The olecranon confers stability to the elbow joint, acting as a block to anterior translation of the ulna in relation to the distal humerus.  Olecranon fractures can have associated with ligamentous injury (the medial and lateral collateral ligaments stabilize against valgus and varus stress respectively), coronoid process and radial head fractures.  Unstable injuries require reduction and stable fixation of the olecranon to restore elbow stability.  

The ulnar nerve lies on the medial aspect, posterior to the medial collateral ligament before crossing anteriorly to run alongside the ulnar artery. Awareness of these structures is key when operating in this region.  

History and Physical

Patients typically present with elbow pain and swelling following a fall. If the fracture is displaced there may be marked deformity at the elbow and a palpable gap may be noticed.  The hallmark of an olecranon fracture is the inability to extend the elbow against gravity.  The examiner must ensure that the patient is not using gravity to mimic active elbow extension. This is typically done by abducting the shoulder to 90 degrees, supporting the upper arm and asking the patient to straighten their elbow from this position.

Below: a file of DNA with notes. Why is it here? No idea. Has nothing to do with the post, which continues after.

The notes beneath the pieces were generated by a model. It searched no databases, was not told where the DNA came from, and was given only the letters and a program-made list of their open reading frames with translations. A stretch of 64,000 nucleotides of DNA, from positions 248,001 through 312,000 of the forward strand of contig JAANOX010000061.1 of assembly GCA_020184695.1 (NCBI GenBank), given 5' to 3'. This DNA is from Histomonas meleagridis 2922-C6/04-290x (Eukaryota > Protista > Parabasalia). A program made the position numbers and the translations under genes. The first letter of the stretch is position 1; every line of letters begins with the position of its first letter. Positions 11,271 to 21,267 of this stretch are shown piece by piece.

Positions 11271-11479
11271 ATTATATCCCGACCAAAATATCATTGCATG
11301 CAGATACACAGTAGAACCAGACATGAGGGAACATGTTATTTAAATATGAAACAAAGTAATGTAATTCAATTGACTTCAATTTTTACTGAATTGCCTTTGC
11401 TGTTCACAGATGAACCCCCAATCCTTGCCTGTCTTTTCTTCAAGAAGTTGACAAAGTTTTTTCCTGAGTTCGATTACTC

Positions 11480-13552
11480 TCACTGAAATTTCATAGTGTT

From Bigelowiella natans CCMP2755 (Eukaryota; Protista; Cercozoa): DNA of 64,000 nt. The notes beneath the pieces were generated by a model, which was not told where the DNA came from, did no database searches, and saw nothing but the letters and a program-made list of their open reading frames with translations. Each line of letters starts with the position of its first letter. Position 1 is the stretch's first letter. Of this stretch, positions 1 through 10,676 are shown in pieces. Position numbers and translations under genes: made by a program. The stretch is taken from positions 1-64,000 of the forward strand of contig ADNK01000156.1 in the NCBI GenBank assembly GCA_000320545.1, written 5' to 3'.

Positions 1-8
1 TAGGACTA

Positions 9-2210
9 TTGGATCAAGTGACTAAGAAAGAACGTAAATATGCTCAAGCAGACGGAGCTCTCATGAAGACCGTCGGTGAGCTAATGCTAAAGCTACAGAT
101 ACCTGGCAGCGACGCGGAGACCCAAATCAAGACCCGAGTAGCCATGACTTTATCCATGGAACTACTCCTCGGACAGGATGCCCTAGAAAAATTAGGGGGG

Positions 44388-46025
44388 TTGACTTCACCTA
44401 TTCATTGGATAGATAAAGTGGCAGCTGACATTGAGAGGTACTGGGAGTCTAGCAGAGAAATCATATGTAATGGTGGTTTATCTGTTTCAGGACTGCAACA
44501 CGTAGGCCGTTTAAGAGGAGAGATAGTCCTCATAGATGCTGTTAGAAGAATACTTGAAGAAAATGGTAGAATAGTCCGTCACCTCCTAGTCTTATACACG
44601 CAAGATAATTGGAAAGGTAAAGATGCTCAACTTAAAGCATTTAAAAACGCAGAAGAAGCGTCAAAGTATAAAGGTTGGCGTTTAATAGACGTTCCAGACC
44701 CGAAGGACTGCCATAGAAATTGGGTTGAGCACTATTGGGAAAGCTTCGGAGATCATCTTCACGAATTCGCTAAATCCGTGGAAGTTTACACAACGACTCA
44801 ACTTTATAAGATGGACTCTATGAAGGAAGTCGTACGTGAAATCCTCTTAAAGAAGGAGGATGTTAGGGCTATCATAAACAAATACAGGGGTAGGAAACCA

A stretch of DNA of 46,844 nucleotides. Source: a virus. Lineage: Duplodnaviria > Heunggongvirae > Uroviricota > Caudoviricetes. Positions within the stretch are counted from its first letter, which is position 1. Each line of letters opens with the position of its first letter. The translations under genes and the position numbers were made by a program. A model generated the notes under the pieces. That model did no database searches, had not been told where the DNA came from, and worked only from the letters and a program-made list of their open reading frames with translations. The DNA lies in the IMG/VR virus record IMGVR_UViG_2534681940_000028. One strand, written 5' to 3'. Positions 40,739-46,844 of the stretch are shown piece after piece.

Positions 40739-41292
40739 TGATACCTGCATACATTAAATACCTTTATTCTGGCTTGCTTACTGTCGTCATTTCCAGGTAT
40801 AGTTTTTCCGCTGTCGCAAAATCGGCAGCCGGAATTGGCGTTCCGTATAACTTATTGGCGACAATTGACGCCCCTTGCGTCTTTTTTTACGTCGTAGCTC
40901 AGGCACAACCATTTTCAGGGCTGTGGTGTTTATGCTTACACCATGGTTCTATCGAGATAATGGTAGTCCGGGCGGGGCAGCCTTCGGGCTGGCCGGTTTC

It is important to examine the entire involved extremity for associated injuries or lacerations suggestive of an open fracture. 

Associated injuries of the coronoid process, radial head or proximal radio-ulnar joint (Monteggia fracture) may be present. 

The examiner should palpate the elbow as well as the adjacent joints. A full neurovascular examination of the involved extremity should be conducted. The ulnar nerve is most at risk due to its superficial position on the medial aspect of the elbow.  When the injury occurred secondary to a high-energy mechanism, the practitioner should be vigilant to avoid missing injuries that may be unrecognized by the patient due to the distracting nature of the olecranon fracture.  It is prudent to question the patient about other sources of pain and examine all four extremities.

Evaluation

Initial evaluation with anteroposterior (AP) and lateral radiographs of the elbow are sufficient for most fractures.  It is important to obtain an adequate lateral to determine the morphology of the fracture.  Images should be examined for associated coronoid, radial head fracture or dislocation and ulnohumeral congruity[2]. Computed tomography (CT) may be used in complex fracture patterns with associated injuries.